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    ABSTRACT: Nitrate tolerance is likely attributable to an increased production of reactive oxygen species (ROS) leading to an inhibition of the mitochondrial aldehyde dehydrogenase (ALDH-2), representing the nitroglycerin (GTN) and pentaerythrityl tetranitrate (PETN) bioactivating enzyme, and to impaired nitric oxide bioactivity and signaling. We tested whether differences in their capacity to induce heme oxygenase-1 (HO-1) might explain why PETN and not GTN therapy is devoid of nitrate and cross-tolerance. Wistar rats were treated with PETN or GTN (10.5 or 6.6 microg/kg/min for 4 days). In contrast to GTN, PETN did not induce nitrate tolerance or cross-tolerance as assessed by isometric tension recordings in isolated aortic rings. Vascular protein and mRNA expression of HO-1 and ferritin were increased in response to PETN but not GTN. In contrast to GTN therapy, NO signaling, ROS formation, and the activity of ALDH-2 (as assessed by an high-performance liquid chromatography-based method) were not significantly influenced by PETN. Inhibition of HO-1 expression by apigenin induced "tolerance" to PETN whereas HO-1 gene induction by hemin prevented tolerance in GTN treated rats. HO-1 expression and activity appear to play a key role in the development of nitrate tolerance and might represent an intrinsic antioxidative mechanism of therapeutic interest.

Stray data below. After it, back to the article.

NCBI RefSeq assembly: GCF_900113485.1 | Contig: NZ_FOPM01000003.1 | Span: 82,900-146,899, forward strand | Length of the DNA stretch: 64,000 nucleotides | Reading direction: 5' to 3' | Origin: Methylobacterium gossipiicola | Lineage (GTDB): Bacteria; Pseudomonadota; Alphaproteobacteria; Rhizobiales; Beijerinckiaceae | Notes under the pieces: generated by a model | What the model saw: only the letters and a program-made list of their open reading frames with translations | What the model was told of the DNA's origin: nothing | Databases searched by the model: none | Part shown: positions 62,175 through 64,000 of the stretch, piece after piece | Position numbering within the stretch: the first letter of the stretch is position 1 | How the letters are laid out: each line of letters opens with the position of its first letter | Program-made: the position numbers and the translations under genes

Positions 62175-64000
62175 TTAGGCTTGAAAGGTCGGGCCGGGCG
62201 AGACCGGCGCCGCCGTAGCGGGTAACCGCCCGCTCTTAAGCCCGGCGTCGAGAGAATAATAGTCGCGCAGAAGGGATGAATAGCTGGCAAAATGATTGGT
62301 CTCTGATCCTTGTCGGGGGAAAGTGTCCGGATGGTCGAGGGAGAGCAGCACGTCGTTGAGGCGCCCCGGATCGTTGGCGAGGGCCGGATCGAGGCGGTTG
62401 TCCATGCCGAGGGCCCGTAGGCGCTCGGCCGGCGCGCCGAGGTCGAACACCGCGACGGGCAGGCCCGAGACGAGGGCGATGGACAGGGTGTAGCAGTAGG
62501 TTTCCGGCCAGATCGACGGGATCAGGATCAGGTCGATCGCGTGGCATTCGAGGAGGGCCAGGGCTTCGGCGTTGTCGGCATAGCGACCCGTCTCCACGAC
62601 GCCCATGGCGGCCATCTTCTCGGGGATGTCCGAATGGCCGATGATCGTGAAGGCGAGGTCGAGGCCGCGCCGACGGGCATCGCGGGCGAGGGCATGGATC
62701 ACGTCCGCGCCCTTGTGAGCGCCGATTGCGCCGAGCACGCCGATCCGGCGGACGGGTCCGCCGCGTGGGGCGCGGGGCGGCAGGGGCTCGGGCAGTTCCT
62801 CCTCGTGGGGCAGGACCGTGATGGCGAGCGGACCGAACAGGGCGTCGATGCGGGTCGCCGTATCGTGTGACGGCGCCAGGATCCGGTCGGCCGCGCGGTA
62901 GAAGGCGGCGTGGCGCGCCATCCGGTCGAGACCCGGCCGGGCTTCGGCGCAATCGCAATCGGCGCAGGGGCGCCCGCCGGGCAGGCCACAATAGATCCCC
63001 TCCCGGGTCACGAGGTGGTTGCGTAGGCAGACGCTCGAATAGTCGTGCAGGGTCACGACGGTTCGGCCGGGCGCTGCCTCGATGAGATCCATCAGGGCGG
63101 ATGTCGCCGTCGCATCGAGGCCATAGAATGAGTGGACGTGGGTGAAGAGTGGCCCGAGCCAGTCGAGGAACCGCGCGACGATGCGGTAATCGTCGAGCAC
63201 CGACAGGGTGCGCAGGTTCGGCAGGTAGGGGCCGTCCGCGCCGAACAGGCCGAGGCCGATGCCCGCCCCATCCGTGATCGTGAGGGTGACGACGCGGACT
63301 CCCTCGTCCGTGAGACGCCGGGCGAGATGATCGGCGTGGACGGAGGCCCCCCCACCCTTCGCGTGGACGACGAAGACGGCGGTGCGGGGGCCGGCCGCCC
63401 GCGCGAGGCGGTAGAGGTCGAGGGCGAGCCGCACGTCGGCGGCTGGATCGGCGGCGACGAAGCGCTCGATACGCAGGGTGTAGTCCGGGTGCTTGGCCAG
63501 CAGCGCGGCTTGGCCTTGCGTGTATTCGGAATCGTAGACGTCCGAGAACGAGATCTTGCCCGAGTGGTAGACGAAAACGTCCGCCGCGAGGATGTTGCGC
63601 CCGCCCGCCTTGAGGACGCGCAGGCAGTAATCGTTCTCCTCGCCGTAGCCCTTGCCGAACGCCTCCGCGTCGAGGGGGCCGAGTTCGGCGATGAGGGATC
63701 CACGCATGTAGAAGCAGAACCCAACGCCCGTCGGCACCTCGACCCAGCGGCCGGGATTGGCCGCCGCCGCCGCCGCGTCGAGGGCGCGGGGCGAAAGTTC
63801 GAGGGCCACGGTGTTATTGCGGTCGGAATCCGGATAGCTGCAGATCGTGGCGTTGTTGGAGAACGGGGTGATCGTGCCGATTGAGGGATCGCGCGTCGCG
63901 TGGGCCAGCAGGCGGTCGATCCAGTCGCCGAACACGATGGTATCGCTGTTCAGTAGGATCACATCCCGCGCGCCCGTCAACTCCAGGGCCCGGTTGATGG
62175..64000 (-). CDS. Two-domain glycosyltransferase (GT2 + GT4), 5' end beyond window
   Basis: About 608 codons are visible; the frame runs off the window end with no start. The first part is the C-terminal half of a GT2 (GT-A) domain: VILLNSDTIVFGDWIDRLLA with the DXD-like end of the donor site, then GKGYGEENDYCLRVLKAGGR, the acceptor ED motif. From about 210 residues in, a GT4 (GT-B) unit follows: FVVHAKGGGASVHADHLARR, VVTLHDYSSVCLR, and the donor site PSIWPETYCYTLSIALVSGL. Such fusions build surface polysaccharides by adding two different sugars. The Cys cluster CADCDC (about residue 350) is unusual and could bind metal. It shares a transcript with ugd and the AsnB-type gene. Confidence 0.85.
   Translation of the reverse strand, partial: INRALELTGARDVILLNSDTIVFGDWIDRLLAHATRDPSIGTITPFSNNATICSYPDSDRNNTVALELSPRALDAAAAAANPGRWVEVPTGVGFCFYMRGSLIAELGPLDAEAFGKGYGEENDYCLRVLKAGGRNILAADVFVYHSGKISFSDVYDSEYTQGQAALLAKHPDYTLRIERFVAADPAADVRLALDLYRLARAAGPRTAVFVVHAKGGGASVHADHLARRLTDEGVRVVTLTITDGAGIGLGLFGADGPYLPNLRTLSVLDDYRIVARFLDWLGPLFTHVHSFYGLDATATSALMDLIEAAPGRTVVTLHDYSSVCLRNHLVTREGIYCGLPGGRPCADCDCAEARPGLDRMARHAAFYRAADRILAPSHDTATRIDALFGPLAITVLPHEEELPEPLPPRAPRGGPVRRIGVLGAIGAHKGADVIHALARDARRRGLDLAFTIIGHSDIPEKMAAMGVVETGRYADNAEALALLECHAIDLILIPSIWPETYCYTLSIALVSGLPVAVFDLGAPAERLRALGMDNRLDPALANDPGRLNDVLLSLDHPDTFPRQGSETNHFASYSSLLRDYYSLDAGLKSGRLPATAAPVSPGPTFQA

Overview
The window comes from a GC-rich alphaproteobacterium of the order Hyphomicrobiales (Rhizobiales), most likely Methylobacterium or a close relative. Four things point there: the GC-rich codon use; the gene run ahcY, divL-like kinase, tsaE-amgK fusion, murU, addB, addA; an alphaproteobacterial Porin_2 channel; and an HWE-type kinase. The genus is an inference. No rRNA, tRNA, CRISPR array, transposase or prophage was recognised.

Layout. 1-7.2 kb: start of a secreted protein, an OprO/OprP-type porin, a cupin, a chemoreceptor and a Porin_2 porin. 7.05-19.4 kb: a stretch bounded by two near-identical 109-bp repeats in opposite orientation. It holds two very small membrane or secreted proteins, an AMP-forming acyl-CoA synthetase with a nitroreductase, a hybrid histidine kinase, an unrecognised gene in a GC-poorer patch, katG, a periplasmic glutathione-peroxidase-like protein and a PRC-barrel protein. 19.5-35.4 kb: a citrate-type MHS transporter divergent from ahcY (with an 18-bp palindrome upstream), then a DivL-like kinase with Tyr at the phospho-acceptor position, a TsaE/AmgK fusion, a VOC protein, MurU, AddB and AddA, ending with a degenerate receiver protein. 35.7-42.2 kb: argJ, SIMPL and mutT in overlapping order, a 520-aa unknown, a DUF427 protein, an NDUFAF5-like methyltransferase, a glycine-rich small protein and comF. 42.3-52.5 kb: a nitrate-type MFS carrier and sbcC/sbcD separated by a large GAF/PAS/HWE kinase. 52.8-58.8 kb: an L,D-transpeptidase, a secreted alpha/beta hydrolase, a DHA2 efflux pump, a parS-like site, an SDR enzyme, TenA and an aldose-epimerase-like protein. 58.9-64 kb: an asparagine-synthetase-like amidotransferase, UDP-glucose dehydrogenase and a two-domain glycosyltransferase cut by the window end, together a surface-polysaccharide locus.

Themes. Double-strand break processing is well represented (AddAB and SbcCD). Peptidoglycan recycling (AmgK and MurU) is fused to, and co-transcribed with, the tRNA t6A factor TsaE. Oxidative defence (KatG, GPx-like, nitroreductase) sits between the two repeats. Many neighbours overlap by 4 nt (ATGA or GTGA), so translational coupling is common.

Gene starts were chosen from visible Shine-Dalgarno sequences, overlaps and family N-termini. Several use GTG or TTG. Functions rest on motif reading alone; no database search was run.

Arteriosclerosis Thrombosis and Vascular Biology 09/2007; 27(8):1729-35. · 6.34 Impact Factor
  • Vascular Pharmacology 09/2006; 45(3). · 3.21 Impact Factor
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    ABSTRACT: Nitric oxide (NO)-induced vasorelaxation involves activation of large conductance Ca2+-activated K+ channels (BK). A regulatory BKbeta1 subunit confers Ca2+, voltage, and NO/cGMP sensitivity to the BK channel. We investigated whether endothelial function and NO/cGMP signaling is affected by a deletion of the beta1-subunit. Vascular superoxide in BKbeta1-/- was measured using the fluorescent dye hydroethidine and lucigenin-enhanced chemiluminescence. Vascular NO formation was analyzed using electron paramagnetic resonance (EPR), expression of NADPH oxidase subunits, the endothelial NO synthase (eNOS), the soluble guanylyl cyclase (sGC), as well as the activity and expression of the cyclic GMP-dependent kinase I (cGK-I) were assessed by Western blotting technique. eNOS, sGC, cGK-I expression and acetylcholine-induced NO production were unaltered in Bkbeta1-/- animals, whereas endothelial function was impaired and the activity of the cGK-I was reduced. Vascular O2- and expression of the NADPH oxidase subunits p67phox and Nox1 were increased. Endothelial dysfunction was normalized by the NADPH oxidase inhibitor apocynin. Potassium chloride- and iberiotoxin-induced depolarization mimicked the effect of BKbeta1-deletion by increasing vascular O2- in an NADPH-dependent fashion. The deletion of BKbeta1 causes endothelial dysfunction by increasing O2- formation via increasing activity and expression of the vascular NADPH oxidase.